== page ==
There are at least two significant conclusions to be drawn from reports by two consultants on the status of the Buffalo Public Schools.

First is that the district is more fortunate than many people initially understood that Say Yes to Education has partnered with it to improve education here. It is producing reams of data the district would otherwise lack and which should help direct its decision-making. Say Yes is hunting in the thickets for information that will help to improve education in Buffalo.

The second is well-enough known already, but bears repeating since it was highlighted in one of the two reports: The dysfunctional influence of district administrators and the teachers union has been pernicious. Like the superstorm that converged on the East Coast last week, they have rained ruin on the educations – and possibly the lives – of thousands of Buffalo students.

The good news is that a new administration has taken over. Superintendent James A. Williams is gone, and the district has a new leader in Pamela C. Brown. Unlike her autocratic and divisive predecessor, Brown is personable and her approach, she says, will be driven by data. Those factors offer a hope of improved outcomes for students.

The bad news is that the Buffalo Teachers Federation remains what it has been for decades: a boot on the throats of Buffalo’s students and on the city’s hopes for economic revival. And given the retrogressive approach of BTF President Philip Rumore, there is little chance that anything will change, absent significant revisions to the current contract.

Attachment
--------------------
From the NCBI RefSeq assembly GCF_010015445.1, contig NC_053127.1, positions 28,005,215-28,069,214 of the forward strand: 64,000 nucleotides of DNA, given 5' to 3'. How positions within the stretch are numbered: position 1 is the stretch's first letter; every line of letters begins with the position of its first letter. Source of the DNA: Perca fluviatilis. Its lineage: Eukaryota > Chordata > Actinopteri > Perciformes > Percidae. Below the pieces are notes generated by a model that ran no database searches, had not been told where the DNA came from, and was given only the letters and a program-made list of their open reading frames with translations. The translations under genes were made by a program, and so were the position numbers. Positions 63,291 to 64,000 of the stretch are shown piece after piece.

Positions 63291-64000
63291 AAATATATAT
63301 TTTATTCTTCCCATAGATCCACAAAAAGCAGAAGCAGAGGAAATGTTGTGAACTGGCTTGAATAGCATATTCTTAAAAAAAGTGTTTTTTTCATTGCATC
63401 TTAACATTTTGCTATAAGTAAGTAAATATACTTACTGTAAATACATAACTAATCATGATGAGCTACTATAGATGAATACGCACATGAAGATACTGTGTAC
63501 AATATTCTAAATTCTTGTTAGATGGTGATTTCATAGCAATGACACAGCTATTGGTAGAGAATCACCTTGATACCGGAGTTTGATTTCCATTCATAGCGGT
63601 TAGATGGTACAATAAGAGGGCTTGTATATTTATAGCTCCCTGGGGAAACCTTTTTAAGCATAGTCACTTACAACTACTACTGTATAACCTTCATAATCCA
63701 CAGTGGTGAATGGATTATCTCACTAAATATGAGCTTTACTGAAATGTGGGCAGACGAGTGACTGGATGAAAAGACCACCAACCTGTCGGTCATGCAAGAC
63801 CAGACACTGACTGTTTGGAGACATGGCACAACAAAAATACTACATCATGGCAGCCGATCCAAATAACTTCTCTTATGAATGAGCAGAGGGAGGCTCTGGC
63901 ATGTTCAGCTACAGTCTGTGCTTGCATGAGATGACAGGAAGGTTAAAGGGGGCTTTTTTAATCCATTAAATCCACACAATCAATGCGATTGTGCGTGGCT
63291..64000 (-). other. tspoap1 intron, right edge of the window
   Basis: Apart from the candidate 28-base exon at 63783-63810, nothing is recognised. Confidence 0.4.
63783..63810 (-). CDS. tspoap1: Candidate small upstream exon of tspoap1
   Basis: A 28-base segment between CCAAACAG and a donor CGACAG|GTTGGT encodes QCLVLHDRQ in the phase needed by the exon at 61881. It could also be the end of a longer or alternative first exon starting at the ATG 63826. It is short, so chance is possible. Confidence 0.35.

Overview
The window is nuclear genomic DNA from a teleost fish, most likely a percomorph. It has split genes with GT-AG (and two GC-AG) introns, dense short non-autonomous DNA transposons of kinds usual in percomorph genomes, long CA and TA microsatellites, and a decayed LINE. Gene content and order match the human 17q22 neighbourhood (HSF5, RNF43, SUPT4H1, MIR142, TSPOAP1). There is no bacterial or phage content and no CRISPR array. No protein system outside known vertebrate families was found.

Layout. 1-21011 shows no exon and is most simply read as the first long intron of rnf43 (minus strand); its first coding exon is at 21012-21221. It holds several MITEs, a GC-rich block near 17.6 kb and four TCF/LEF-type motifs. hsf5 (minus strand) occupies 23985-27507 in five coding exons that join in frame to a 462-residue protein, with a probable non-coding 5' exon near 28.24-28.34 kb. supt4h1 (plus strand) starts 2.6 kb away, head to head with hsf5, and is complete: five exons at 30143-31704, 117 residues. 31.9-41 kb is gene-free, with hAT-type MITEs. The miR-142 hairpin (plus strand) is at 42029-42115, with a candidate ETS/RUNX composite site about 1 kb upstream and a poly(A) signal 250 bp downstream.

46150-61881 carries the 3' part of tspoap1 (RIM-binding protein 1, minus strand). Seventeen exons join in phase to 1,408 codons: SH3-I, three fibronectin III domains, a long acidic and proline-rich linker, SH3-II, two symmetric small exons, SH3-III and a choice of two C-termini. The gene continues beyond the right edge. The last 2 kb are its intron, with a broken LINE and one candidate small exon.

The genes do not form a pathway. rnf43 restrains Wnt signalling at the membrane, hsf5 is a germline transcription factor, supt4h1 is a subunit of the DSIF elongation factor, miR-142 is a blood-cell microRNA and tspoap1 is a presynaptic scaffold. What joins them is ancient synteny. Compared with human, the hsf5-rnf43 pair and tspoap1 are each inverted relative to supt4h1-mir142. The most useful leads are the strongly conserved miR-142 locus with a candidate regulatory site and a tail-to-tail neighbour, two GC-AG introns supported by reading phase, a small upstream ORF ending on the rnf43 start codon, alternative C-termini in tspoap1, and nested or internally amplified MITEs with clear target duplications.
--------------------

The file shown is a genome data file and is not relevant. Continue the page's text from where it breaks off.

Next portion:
What is possible for today, though, is for Brown and her team to make use of the truckloads of data the district never would have had but for its partnership with Say Yes to Education. The organization hired two consultants – Schoolhouse Partners and Cross & Joftus. They studied the district’s systemic problems and developed ways it can save money – as much as $20 million a year. And while those potential savings represent only a fraction of the district’s $900 million budget, it’s still $20 million, and every cent of it is worth saving.

Among the findings of the reports was that one of every three middle school and high school classes in the district contains 16 or fewer students. That costs the district $7 million a year while producing questionable academic benefits.

The researchers also found that the district is getting a raw deal from the Niagara Frontier Transportation Authority on getting students to and from school, and that the human resources department is still operating with mid-20th century technology, relying on hand-delivered paperwork rather than a web-based system.

Meanwhile, the systems review concluded that the district’s culture “has become one of being very passive and having very low expectations for students and adults in the system.”

According to Scott Joftus, the district compares poorly to peer districts in many categories, including suspension rates for students with disabilities, English and math proficiency for elementary and middle school students and high school graduation rates.

“Working in a broken system, it’s difficult to be successful,” Joftus said. It’s the fundamental truth of education in Buffalo.

Part of the reason it’s broken is the district’s contract with the BTF, which Joftus said “does not reflect best practices in talent management of education policy and undermines school and district improvement efforts.”

It needs to change, and if teachers are fed up with not having had raises in nearly 10 years – not counting step increases – there may be room to strike a bargain that returns management authority to managers and serves everyone’s interests. Even the students’.